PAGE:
Baczewski v. PNC Bank, National Association, No. 9:2016cv81756 - Document 16 (S.D. Fla. 2017)

Court Description: OPINION AND ORDER. The Orders on Appeal, Bankr. ECF Nos. 289, 291, are AFFIRMED. The Clerk is directed to TRANSMIT notice of this Order to the Bankruptcy Court in accordance with all relevant rules and procedures, and is further directed to CLOSE th is case. Signed by Judge Beth Bloom on 1/19/2017. (mc) NOTICE: If there are sealed documents in this case, they may be unsealed after 1 year or as directed by Court Order, unless they have been designated to be permanently sealed. See Local Rule 5.4 and Administrative Order 2014-69.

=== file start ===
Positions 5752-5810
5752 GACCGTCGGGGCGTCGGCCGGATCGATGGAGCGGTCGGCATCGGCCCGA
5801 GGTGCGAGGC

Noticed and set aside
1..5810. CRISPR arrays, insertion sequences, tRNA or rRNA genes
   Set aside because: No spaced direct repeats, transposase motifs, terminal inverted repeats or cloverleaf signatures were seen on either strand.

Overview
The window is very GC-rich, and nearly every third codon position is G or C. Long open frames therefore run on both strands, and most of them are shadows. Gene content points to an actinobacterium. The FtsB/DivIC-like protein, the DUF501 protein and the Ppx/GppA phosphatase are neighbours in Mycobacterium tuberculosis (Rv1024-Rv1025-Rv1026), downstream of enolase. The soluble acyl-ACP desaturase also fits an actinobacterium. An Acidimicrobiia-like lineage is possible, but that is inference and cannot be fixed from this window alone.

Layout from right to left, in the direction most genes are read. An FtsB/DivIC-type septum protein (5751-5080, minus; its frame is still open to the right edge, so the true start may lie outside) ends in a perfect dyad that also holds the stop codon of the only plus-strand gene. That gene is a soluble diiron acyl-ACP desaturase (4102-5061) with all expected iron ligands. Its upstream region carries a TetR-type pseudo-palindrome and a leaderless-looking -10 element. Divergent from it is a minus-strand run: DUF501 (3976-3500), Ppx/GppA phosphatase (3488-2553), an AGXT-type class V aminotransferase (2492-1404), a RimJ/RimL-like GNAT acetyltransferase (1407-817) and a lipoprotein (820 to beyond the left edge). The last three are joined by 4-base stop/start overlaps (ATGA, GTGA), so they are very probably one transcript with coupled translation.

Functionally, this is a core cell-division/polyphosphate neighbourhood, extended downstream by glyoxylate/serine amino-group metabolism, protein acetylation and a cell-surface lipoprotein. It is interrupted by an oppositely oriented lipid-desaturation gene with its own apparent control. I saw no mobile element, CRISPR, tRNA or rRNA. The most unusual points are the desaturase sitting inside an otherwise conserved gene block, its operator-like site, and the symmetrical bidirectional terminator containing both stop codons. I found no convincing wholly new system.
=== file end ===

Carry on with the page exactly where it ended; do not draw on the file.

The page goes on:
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Baczewski v. PNC Bank, National Association Doc. 16 UNITED STATES DISTRICT COURT SOUTHERN DISTRICT OF FLORIDA Case No. 16-cv-81756-BLOOM/Valle In re: Bankr. Case No. 11-30867-EPK CHRISTOPHER A. BACZEWSKI, Debtor. ______________________________/ CHRISTOPHER A. BACZEWSKI, Appellant, v. PNC BANK, N.A., Appellee. ______________________________/ OPINION AND ORDER THIS CAUSE is before the Court upon appeal by Appellant Christopher A. Baczewski (“Mr. Baczewski”). Mr. Baczewski seeks review of two final orders issued by the United States Bankruptcy Court for the Southern District of Florida: (1) Order Denying Debtor’s Motion to Enforce PNC Bank’s Compliance with Confirmed Plan and Settlement Agreement, Bankr. ECF No. [289]; and (2) Order Granting PNC Bank, National Association’s Motion to Reopen Case to Enforce Debtor’s Payment under Confirmed Plan of Reorganization, Bankr. ECF No. [291]. The Court has considered Appellant’s Brief, ECF No. [7], Appellee PNC Bank, N.A.’s (“PNC Bank”) Brief, ECF No. [11], and the record in this case. For the reasons that follow, the appeal is denied and the Bankruptcy Court’s orders are affirmed. Dockets.Justia.com Case No. 16-cv-81756-BLOOM/Valle I. BACKGROUND Mr. Baczewski and his wife, Dawn Baczewski (collectively, the “Baczewskis”), were the debtors in the individual Chapter 11 proceeding below, from which the appealed orders were entered. In that proceeding, PNC Bank, one of the Baczewskis’ creditors, reached a Settlement Agreement with the Baczewskis and two entities that the Baczewskis were affiliated with—Ten Talents Foundation LLC (“Ten Talents”) and Madison Holdings, Inc. The Settlement Agreement was incorporated into the Baczewskis’ Second Amended Plan of Reorganization (the “Confirmed Plan”) that was confirmed by the Bankruptcy Court on July 2, 2013. See Bankr. ECF Nos. [185], [216]. The Settlement Agreement provided, among other things, that PNC Bank agreed to accept payment on account of an agreed, allowed, general unsecured claim in the amount of $1,825,753.95, and that that claim was to be treated under Class 5 of the Confirmed Plan. Bankr. ECF No. [185]. In light of the provisions of the Confirmed Plan and the amount of PNC Bank’s allowed, unsecured claim, PNC Bank was entitled to receive from the Baczewskis ten annual payments each in the amount of $17,691.52. Id. at 17. The Baczewskis made the first two annual payments to PNC Bank on account of its Class 5 unsecured claim, but did not deliver to PNC Bank the annual payments due on August 15, 2015 and August 15, 2016. In the course of attempting to resolve the issues related to the nonpayment, the Baczewskis received documentation from PNC Bank reflecting that PNC Bank had internally credited the Baczewskis’ first two annual payments to an account in the name of Ten Talents, which PNC Bank had released under the Settlement Agreement.1 As explained by the Bankruptcy Court: “It appears that PNC Bank’s own accounting records reflect a loan account in favor of an entity other than the [Baczewskis] and, for internal purposes, payments made by the 1 PNC Bank’s previous loan to Ten Talents had originally been guaranteed by the Baczewskis. 2 Case No. 16-cv-81756-BLOOM/Valle [Baczewskis] on account of their guaranty of those obligations were reflected in the original loan amount.” Bankr. ECF No. [291] at 2. Thereafter, on July 6, 2016, PNC Bank filed a motion, Bankr. ECF No. [269], requesting that the Bankruptcy Court reopen the Baczewskis’ bankruptcy case, which had been administratively closed, to compel the Baczewskis to make the missed payments. In response, the Baczewskis filed a motion, Bankr. ECF No. [283], alleging that PNC Bank’s internal application of the Baczewskis’ first two payments was inconsistent with the Settlement Agreement, and therefore requesting the Bankruptcy Court to “enforce PNC[] [Bank’s] compliance with the terms of the Settlement Agreement . . . .” The Bankruptcy Court held hearings on the competing motions on August 31, 2016, and October 5, 2016. See Bankr. Transcripts at ECF Nos. [9]-[10]. The Bankruptcy Court denied the Baczewskis’ motion, Bankr. ECF No. [289], and granted PNC Bank’s motion, Bankr. ECF No. [291]. On October 18, 2016, Mr. Baczewski timely filed his notice of appeal. ECF No. [1]. The appeal is fully briefed and ripe for adjudication. II. JURISDICTION & STANDARD OF REVIEW This Court has jurisdiction to hear this appeal of a final order issued by the Bankruptcy Court pursuant to 28 U.S.C. § 158(a)(1). A bankruptcy court’s legal conclusions and application of the law to the facts of a given case are reviewed de novo, and its factual findings for clear error. Carrier Corp. v. Buckley (In re Globe Mfg. Corp.), 567 F.3d 1291, 1296 (11th Cir. 2009); Club Associates v. Consol. Capital Realty Investors (In re Club Associates), 951 F.2d 1223, 1228 (11th Cir. 1992). “Under de novo review, a Court independently examines the law and draws its own conclusions after applying the law to the facts of the case, without regard to decisions made by the Bankruptcy Court.” In 3 Case No. 16-cv-81756-BLOOM/Valle re Mut. Ben. Offshore Fund, Ltd., 508 B.R. 762, 769 (S.D. Fla. 2014) (citing Kaiser Aerospace and Elecs. Corp. v. Teledyne Indus., Inc. (In re Piper Aircraft Corp.), 244 F.3d 1289, 1295 (11th Cir. 2001)). Reviewing for clear error, “findings of fact are not clearly erroneous unless, in light of all of the evidence, [the reviewing court is] left with the definite and firm conviction that a mistake has been made.” Westgate Vacation Villas, Ltd. v. Tabas (Int’l Pharmacy & Discount II, Inc.), 443 F.3d 767, 770 (11th Cir. 2005). Additionally, the determination of certain matters is committed to the discretion of the bankruptcy court, and is reviewed for abuse of discretion. See, e.g., Phillips v. Phillips (In re Phillips), 2013 WL 1899611, at *1 (M.D. Fla. May 7, 2013) (“Where a matter is committed to the discretion of the bankruptcy court, the district court must affirm unless it finds that the bankruptcy court abused its discretion.”) (citing Amlong & Amlong, P.A. v. Denny’s, Inc., 500 F.3d 1230, 1238 (11th Cir. 2006)); Charter Crude Oil Co. v. Petroleos Mexicanos (In re Charter Co.), 125 B.R. 650, 654 (M.D. Fla. 1991) (same, regarding admission of evidence) (citing Miller v. Universal City Studios, Inc., 650 F.2d 1365, 1374 (5th Cir. 1981)). “A bankruptcy court abuses its discretion when its ruling is founded on an error of law or on misapplication of the law to the facts.” Park Nat. Bank v. Univ. Ctr. Hotel, Inc., 2007 WL 604936, at *1 (N.D. Fla. Feb. 22, 2007); see also Amlong & Amlong, 500 F.3d at 1238 (“A decision that is contrary to the law plainly is an abuse of discretion.”); West v. Smith (In re Cecil), 2012 WL 3231321, at *2 (M.D. Fla. Aug. 3, 2012) (“A court abuses its discretion when its ruling is founded on an error of law or a misapplication of law to the facts. In its application, the abuse of discretion standard is nearly indistinguishable from the clearly erroneous standard.”). It is through this lens that the Court considers the instant appeal. 4 Case No. 16-cv-81756-BLOOM/Valle III. DISCUSSION As an initial matter, the Court notes that the material facts pertaining to the competing motions were undisputed. Specifically, the Baczewskis admitted to the Bankruptcy Court the following: (1) the amount of their total obligation to PNC Bank under the Confirmed Plan; (2) that, prior to the filing of the competing motions, the Baczewskis made the first two payments to PNC Bank required under the Confirmed Plan; (3) that the Baczewskis did not make the annual payments of $17,691.52 due on August 15, 2015 and August 15, 2016—the basis for PNC Bank’s motion; and (4) that the Baczewskis did not make such payments because PNC Bank had sent a loan statement to the Baczewskis. That statement referenced PNC Bank’s loan account for its prior loan to Ten Talents, which had originally been guaranteed by the Baczewskis. It reflected that PNC Bank was crediting the first two payments made by the Baczewskis to the loan number associated with the Ten Talents loan account—the basis for the Baczewskis’ motion. See ECF No. [9] at 8-12; ECF No. [10] at 10-13; Bankr. ECF No. [281] at ¶¶ 3-5, 8; see also ECF No. [7] at 2. PNC Bank did not contest any of the above mentioned admissions—in particular, that a loan statement referencing the Ten Talents loan account had been sent out and that the Ten Talents loan account was being used to credit the Baczewskis’ payments for PNC Bank’s internal purposes. See ECF No. [9] at 5-7; ECF No. [10] at 5-6; see also ECF No. [11] at 6. As such, there are no factual findings made by the Bankruptcy Court that are at issue on appeal. What is at issue are PNC Bank’s internal application of the Baczewskis’ first two payments under the Settlement Agreement and the Baczewskis’ subsequent non-payment. Mr. Baczewski contends on appeal, as the Baczewskis did in their motion to the Bankruptcy Court, that PNC Bank’s application of the Baczewskis’ first two payments to the Ten Talents loan 5 Case No. 16-cv-81756-BLOOM/Valle account is “contrary to the terms of the Settlement Agreement,” under which PNC Bank agreed to “‘waive, remise, release and forever discharge’ [Ten Talents] from all outstanding debt, and released [sic] the debtors and all related parties from the guarantees relating to [Ten Talents].” ECF No. [7]; see also Bankr. ECF No. [283] at ¶ 2. In reasserting his willingness to comply with the Settlement Agreement and make the annual payments required thereunder, Mr. Baczewski laments that “[a]ll [he] asked for of PNC Bank and of the Bankruptcy Court was for PNC to simply honor their obligations under the terms of the Settlement Agreement and close out the [Ten Talents] obligation.” ECF No. [7]. As the Bankruptcy Court observed, however, there was no showing that PNC Bank attempted to collect from any person or entity whose obligations were released under the Settlement Agreement, including Ten Talents, nor did the Baczewskis represent that such was the case. See Bankr. ECF No. [291] at 3. Indeed, at the October 5, 2016 hearing, counsel for PNC Bank confirmed that Ten Talents’ liability was released under the Settlement Agreement and that PNC Bank was not seeking to recover from Ten Talents. See ECF No. [10] at 7 (“There’s a global settlement agreement. And basically the global settlement agreement as to [Ten Talents], it was released from that debt.”). For all intents and purposes, then, any obligations previously owed by Ten Talents continued to remain released under the Settlement Agreement notwithstanding the loan statement. See id. at 6 (Counsel for PNC Bank: “We’re not trying to get the money from Ten Tallents [sic]. We’ve released them. We’re not trying to collect it. If it was bad to send something with its name on it, we did it. We’re not doing it anymore.”). Thus, the Court finds no error in the Bankruptcy Court’s conclusion that, “how PNC Bank treats funds it receives for internal accounting purposes . . . does [not] have any impact on the liability of any person or entity whose in personam liability was released under the Settlement Agreement.” Bankr. ECF No. [291] at 3. In short, nothing about PNC Bank’s 6 Case No. 16-cv-81756-BLOOM/Valle accounting of the Baczewskis’ payments contravened the Settlement Agreement. Thus, the Bankruptcy Court was well within its discretion in denying the Baczewskis’ motion accordingly. Relatedly, with respect to the Baczewskis’ payment obligations under the Settlement Agreement—the basis of PNC Bank’s motion—the Bankruptcy Court opined as follows: [H]ow PNC Bank treats funds it receives for internal accounting purposes has no effect whatsoever on the liability of the [Baczewskis] under the confirmed plan or the settlement agreement . . . . When it comes to determining the liability of the [Baczewskis] to PNC Bank under the confirmed plan, the only fact that matters is how much the [Baczewskis] have actually paid to PNC Bank. . . . What PNC does with those funds, and how it applies them in its own books, is not relevant. Bankr. ECF No. [291] at 3. The Court agrees and therefore concludes that the PNC Bank loan statement referencing the Ten Talents loan account did not excuse the Baczewskis’ payment obligations under the Settlement Agreement. Given that there was no dispute that the Baczewskis failed to make the annual payments of $17,691.52 due on August 15, 2015 and August 15, 2016 under the Settlement Agreement, the Bankruptcy Court was also well within its discretion in granting PNC Bank’s motion. Mr. Baczewski raises a number of additional issues for the Court’s consideration on appeal, several of which relate to the manner in which the Bankruptcy Court considered the PNC Bank loan statement referencing the Ten Talents loan account. See generally Fed. R. Bankr. P. 8009(1)(A) (providing that upon appealing an order from the bankruptcy court, “[t]he appellant must file with the bankruptcy clerk and serve on the appellee a designation of the items to be included in the record on appeal and a statement of the issues to be presented.”). Specifically, Mr. Baczewski challenges the following: the Bankruptcy Court’s ruling on the competing motions without allowing Mr. Baczewski the opportunity to submit evidence—namely, the loan statement; the Bankruptcy Court’s decision not to include the loan statement in the designation of items to be included in the record on appeal; and the Bankruptcy Court’s language pertaining 7 Case No. 16-cv-81756-BLOOM/Valle to the loan statement in its order granting PNC Bank’s motion (e.g., that the order described the loan statement as merely “suggesting” that the Baczewskis’ payments were internally credited to the Ten Talents loan account). See ECF No. [7] at Issue Nos. 6-8, 10. However, the Bankruptcy Court accepted as true the parties’ mutual representations that PNC Bank had sent the Baczewskis a loan statement referencing the Ten Talents loan account and that PNC Bank had credited the Baczewskis’ first two payments to that account. See, e.g., ECF No. [9] at 13 (The Court: “I think [PNC Bank] should stop sending statements. And so that’s the bank’s problem. . . . . [P]lease tell them to stop sending statements.”); ECF No. [10] at 4 (The Court: “Okay. Your concern is that they are recording the payments in a way that you believe disagrees with the plan.” Mr. Baczewski: “Correct.” The Court: “Correct.”); Bankr. ECF No. [291] at 2 (“It appears that PNC Bank’s own accounting records reflect a loan account in favor of an entity other than the [Baczewskis] and, for internal purposes, payments made by the [Baczewskis] on account of their guaranty of those obligations were reflected in the original loan account.”). Accordingly, that the Bankruptcy Court did not accept into evidence the loan statement is of no moment. The remaining issues raised by Mr. Baczewski on appeal, which concern whether the Bankruptcy Court’s Order of Discharge and Final Decree, Bankr. ECF No. [259] (the “Discharge Order”), precluded the Bankruptcy Court from reopening the case and/or ordering Mr. Baczewski’s compliance with the Settlement Agreement, see ECF No. [7] at Issue Nos. 4-5, are likewise inconsequential. For one, the Bankruptcy Court’s Discharge Order was entered upon a motion filed by the Baczewskis that reaffirmed (1) the Baczewskis’ obligation under the Confirmed Plan to continue to make payments to their unsecured creditors, such as PNC Bank, after the entry of discharge and a final decree, and (2) the ability of the Baczewskis’ unsecured creditors to seek redress for the Baczewskis’ noncompliance with the Confirmed Plan. See 8 Case No. 16-cv-81756-BLOOM/Valle Bankr. ECF No. [245] at ¶¶ 11-12 (“[T]he [Confirmed Plan] calls for ten (10) years of payments. It would greatly prejudice the [Baczewskis] if they were forced to wait for a discharge until after all payments, were complete. . . . Further, the unsecured creditors are not prejudiced because the [Baczewskis] remain obligated to make all future plan payments and the failure to do so would be actionable by the affected creditors with or without the existence of a discharge.”). Further, answering the above mentioned issues in the affirmative would be contrary to the Baczewskis’ own motion, which essentially sought the Bankruptcy Court’s enforcement of the Settlement Agreement despite the prior Discharge Order. Finally, and in any event, these issues were not properly preserved as they were never raised before the Bankruptcy Court. See generally Reider v. Philip Morris USA, Inc., 793 F.3d 1254, 1258 (11th Cir. 2015) (stating that “issues raised for the first time on appeal are generally forfeited”); Dean Witter Reynolds, Inc. v. Fernandez, 741 F.2d 355, 360 (11th Cir. 1984) (stating that “an appellate court generally will not consider a legal issue or theory unless it was presented to the trial court”). In sum, the Court finds that the Bankruptcy Court made no erroneous findings of fact, its application of the facts to the parties’ legal obligations under the Settlement Agreement was proper, and its denial of the Baczewskis’ motion and grant of PNC Bank’s motion were not an abuse of discretion. IV. CONCLUSION For the foregoing reasons, the Orders on Appeal, Bankr. ECF Nos. [289], [291], are AFFIRMED. The Clerk is directed to TRANSMIT notice of this Order to the Bankruptcy Court in accordance with all relevant rules and procedures, and is further directed to CLOSE this case. 9 Case No. 16-cv-81756-BLOOM/Valle DONE AND ORDERED in Miami, Florida, this 19th day of January, 2017. _________________________________ BETH BLOOM UNITED STATES DISTRICT JUDGE cc: counsel of record 10